You do, indeed, forget. My wife says that it is only because she forgot the pain of giving birth to our first child that we had a second. Such is the cleverness of human conditioning.
I remembered this as I left the classroom after teaching my first proper lesson for some time. I have supplied cover and filled in when needed, but this year I have a whole Year 7 history class to myself. I have never taught history, but I have seen every episode of Blackadder and the timetabler was desperate.
I know I am going to get about as much sympathy as a banker whose bonus has been cut, but I had forgotten that the whole teaching business is really very hard. Even the simple stuff starts to feel like a Round Britain Quiz question.
As head, I feel an obligation to carry out the policies that I devised. It's why I'd be a lousy MP. So I sat down to make my seating plan for the class, with mixed boys and girls to improve oracy and stop the boys from picking their noses all lesson. First problem: Taz? Mgu? Jordie? What gender are they? The last time I taught, the girls were called Cynthia and the boys Charles.
Planning the first lesson took hours. Until the new Dan Brown novel was published I had been stuck for something to send me to sleep at night, so used the new Ofsted grade descriptors as my bedtime reading. They ended up giving me nightmares.
Of course, the head must be an outstanding teacher - so it was no use trying to make sure "that pupils are generally engaged by their work and little time is wasted". That's only "satisfactory". I needed to be "acutely aware of my pupils' capabilities and of their prior learning and understanding, and plan very effectively to build on these".
Now Ofsted can visit any time after the first week of term. So I needed to get my head around 30 different pupils from a range of primary schools whose previous study of history encompassed everything from dinosaurs to Nelson Mandela and whose skills ranged from "p" levels to Gifted and Talented.
Yikes. Running a school is dangerously easy by comparison. I also knew it was no use relying on whole-class, hands-up question and answer. I needed to check each individual in order to "systematically and effectively check pupils' understanding thoughout the lesson, anticipating where I may need to intervene and doing so with striking impact on the quality of learning".
As it turned out, I would have judged my lesson "just about OK". Halfway through my single-handed re-enactment of the Battle of Hastings, I suddenly felt guilty that I might be slipping into my old teacher-as-performer routine. I climbed down from the teacher's desk and we co-constructed some differentiated cooperative learning in groups. I ran out of time. A young buck bounced into the room after me, flashing his animated PowerPoints on the screen; he made me feel rather old as I limped exhausted back to my office for a strong coffee.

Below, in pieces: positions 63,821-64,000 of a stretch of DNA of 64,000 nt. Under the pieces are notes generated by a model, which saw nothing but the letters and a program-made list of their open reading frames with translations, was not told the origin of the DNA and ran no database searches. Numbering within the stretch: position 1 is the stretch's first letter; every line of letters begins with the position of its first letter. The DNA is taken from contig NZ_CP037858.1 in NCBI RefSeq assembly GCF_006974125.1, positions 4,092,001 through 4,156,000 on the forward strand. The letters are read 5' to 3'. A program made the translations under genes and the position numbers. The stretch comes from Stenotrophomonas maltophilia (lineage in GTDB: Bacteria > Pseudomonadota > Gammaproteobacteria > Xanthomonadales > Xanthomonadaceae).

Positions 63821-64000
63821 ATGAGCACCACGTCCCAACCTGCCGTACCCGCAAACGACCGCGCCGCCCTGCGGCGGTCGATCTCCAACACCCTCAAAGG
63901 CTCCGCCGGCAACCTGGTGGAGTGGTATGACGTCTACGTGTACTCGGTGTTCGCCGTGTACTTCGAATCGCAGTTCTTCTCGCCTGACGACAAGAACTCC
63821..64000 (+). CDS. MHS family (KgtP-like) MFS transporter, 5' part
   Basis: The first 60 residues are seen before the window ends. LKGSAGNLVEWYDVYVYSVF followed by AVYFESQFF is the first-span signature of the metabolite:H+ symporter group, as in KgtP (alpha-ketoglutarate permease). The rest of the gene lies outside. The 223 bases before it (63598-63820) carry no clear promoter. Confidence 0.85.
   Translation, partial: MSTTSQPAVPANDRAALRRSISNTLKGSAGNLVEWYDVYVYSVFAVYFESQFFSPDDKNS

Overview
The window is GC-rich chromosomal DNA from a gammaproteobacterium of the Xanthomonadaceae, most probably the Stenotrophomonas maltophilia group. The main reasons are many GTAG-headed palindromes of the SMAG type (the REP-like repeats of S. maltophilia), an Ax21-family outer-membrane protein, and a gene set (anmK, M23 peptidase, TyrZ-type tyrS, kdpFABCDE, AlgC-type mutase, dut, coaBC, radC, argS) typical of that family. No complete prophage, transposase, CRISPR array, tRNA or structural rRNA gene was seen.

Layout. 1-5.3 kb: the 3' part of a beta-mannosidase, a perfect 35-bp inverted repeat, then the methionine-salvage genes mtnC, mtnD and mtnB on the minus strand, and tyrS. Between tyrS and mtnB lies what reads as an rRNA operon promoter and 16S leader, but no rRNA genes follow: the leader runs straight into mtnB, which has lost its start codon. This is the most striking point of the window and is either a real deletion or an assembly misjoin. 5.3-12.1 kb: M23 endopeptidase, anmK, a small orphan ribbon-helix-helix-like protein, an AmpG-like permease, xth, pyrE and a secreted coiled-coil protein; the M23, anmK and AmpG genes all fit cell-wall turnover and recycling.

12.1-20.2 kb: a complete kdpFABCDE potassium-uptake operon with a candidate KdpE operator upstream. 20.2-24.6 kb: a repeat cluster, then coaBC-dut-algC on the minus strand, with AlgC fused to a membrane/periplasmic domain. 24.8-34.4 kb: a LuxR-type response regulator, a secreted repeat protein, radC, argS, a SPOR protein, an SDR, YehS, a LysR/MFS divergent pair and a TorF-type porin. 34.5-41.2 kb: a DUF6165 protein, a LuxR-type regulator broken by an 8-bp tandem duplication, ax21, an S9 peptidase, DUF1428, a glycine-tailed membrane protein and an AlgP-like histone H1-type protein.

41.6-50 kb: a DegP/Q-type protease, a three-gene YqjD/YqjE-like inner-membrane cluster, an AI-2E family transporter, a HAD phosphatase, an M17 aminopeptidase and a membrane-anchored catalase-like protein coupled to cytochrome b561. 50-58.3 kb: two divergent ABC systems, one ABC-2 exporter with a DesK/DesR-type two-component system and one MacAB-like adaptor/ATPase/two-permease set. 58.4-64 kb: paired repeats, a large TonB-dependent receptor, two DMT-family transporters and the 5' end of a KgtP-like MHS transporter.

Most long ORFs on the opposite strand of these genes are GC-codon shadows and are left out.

That evening I met Dave, the geographer and regional teacher of the year award winner. He was asleep on the photocopier. The glass just felt so lovely and warm, he told me after I had woken him up.
It was the first week of term. He had arrived at seven that morning, taken assembly, taught a full day, seen kids at lunchtime, had a meeting after school, and was now preparing tomorrow's lessons. Before going home to do his marking. I thought I'd cheer him up by reminding him that at least there were no reports to write at this time of year. It's the first time I've ever been assaulted with a photocopying card.
You do, indeed, forget. Vernon Coaker, our latest schools minister, will make much of his teaching background and his empathy with the profession. But he will have forgotten what it is like, just like the erstwhile teachers who wrote the Ofsted criteria.
Modern teachers are extraordinarily skilled in leading fast-paced sequences of learning, using the slickness of IT to manage seamless transitions from one activity to another, while ensuring that no one, whatever their learning or behaviour difficulty, is left behind. The Government is encouraging sacked bankers to come and teach maths. Such is the scale of new skills they require, they might as well retrain as astronauts.
It is right that we demand outstanding teaching for all our children. It is also right that we remember that a modern lesson takes as long to prepare as it does to teach, and as long again to mark. Those who manage their own diaries need to remember the unique stresses of having to live every minute by the bell. Those who work in the calm of an office need to experience the daily abrasion of a roomful of challenging youngsters wanting the attention they deserve.
I still cannot think of a more rewarding and morally fulfilling job than teaching, and few that are more demanding. Never forget it.
Roger Pope, Principal, Kingsbridge Community College, Devon.